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Along with the ability to form deep bonds with colleagues, the potential for internal movement tops the list of the perks of joining a startup.

In a startup’s early stages, it’s unlikely that formalized processes, concrete roles, or best practices have fully taken shape. In Recharge’s early stages, this was true as well. The ground was fertile, the hats worn were many, and the energy was exhilarating–a rewarding environment for those who are willing to get their hands dirty, grind out solutions to ambiguous problems, and take on a wide range of random responsibilities. 

I’m grateful for the opportunity to have worn and continue to wear many hats at Recharge. My internal mobility at Recharge journey is as follows:

  • Phase 0: Cook at company retreat
  • Phase 1: People Ops systems, general ops, onboarding employees 30-100
  • Phase 2: Assistant to the CEO
  • Phase 3: Dotted line to COO and VP of People Ops
  • Phase 4: Special Projects
  • Phase 5: Associate Product Owner

I suppose going from a cook to an associate product owner isn’t a typical example of internal mobility, but hey, it works! A detailed description of the journey follows.

My #day-one experience with Recharge was as a cook at an early company retreat (30 attendees). I had done private chef gigs in the past, but I had never cooked for 30 people at a time. Although a daunting task, it ended up being one of the most fun and rewarding experiences of my life. Essentially, I was giving hungry people plates of food, helping them find other random things they needed, and filing them into Lyfts to go to the next event.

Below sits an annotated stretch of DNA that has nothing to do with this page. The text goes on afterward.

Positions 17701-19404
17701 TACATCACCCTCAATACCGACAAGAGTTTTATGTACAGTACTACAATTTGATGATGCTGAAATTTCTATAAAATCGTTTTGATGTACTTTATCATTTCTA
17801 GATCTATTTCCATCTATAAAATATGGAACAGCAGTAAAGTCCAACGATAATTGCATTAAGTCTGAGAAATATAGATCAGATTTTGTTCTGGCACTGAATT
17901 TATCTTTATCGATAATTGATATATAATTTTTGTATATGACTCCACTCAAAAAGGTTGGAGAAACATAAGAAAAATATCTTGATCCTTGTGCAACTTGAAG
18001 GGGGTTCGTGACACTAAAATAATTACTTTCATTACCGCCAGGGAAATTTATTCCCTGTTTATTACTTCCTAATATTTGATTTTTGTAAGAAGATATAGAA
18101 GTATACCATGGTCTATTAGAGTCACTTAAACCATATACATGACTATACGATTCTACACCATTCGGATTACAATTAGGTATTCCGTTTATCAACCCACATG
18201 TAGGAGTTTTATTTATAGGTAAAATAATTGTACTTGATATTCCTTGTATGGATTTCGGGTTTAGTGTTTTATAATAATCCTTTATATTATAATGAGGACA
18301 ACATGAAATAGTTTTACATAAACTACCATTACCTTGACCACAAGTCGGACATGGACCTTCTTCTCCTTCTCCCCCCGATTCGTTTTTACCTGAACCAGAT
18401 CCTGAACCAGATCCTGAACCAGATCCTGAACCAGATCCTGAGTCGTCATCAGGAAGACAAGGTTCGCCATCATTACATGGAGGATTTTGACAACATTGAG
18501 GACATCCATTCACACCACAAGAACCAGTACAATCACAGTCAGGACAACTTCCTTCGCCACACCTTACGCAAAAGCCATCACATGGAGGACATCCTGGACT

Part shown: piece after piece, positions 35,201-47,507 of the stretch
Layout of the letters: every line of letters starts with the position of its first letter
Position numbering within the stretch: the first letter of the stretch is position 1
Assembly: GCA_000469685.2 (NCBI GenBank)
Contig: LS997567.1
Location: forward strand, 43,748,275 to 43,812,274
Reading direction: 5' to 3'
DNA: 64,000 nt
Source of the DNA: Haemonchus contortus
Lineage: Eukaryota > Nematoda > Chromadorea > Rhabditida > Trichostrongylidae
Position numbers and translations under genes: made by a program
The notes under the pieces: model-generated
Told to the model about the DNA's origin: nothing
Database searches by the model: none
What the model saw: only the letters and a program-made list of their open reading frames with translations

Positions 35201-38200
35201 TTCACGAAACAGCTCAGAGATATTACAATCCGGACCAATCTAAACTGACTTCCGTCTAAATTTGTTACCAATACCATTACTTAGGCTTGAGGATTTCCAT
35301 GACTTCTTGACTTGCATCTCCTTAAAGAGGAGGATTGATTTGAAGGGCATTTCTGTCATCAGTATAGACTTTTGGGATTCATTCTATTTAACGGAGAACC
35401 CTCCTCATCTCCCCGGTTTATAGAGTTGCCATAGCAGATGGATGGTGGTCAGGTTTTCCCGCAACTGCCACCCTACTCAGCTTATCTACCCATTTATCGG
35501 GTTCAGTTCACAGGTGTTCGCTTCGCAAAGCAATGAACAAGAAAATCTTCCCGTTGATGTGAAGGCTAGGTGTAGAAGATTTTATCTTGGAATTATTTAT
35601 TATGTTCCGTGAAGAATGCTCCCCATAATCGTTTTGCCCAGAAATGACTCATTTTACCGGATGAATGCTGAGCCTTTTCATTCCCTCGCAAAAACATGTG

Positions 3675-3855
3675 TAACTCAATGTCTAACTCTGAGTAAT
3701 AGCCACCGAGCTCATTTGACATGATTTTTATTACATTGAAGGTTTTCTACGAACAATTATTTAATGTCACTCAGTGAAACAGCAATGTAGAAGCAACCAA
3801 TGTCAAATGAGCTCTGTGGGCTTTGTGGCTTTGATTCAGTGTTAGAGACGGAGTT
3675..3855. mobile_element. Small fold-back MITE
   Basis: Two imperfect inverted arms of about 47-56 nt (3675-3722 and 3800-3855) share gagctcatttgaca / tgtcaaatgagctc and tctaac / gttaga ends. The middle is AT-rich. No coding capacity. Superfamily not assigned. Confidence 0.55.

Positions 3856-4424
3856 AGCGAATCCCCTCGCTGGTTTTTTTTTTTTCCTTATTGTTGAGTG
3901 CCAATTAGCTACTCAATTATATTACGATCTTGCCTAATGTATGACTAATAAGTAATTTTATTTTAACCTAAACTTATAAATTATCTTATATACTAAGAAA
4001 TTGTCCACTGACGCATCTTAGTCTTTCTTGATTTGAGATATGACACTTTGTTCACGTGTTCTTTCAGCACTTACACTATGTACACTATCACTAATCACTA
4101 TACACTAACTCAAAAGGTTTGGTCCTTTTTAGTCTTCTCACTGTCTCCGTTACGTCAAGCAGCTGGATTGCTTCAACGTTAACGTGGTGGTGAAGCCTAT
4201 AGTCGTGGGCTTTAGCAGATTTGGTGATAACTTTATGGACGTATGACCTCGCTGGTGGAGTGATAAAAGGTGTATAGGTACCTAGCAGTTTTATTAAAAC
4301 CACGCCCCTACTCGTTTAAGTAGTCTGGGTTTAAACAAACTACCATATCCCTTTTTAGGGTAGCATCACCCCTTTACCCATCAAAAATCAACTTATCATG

I was in the business of making things easy for Recharge team members, and I began to understand what #empathy means here. Strong connections with those who would later become integral in my current role were a natural by-product of retreat involvement (looking at you Carms!). The Recharge dynamic was in plain view, and I started to understand other areas in which the company could use some help. 

At the end of the retreat, the CEO and CTO offered me a job which entailed “helping out.” I instantly translated that to “there’s plenty of random stuff we need to figure out operationally, can you help?” Although I didn’t have much tech experience, I was computer savvy and had organizational skills, so I said “Yes, absolutely.”

From there, I was tasked with implementing basic HRIS and ATS systems, running a quasi-functional IT program, organizing an inventory of company swag, and onboarding employees. I had the distinct honor of doing such tasks alongside the Recharge Matriarch, Carme <3. In typical startup fashion, the task of onboarding employees started with a question: “Hey, can you just… handle… onboarding?” Again, the answer was “Yes, absolutely.”

At each phase in my journey, there was an opportunity to dive in and take #ownership of something I didn’t fully grasp nor have experience with. Such opportunities are what make Recharge a special place; competence is rewarded with opportunity.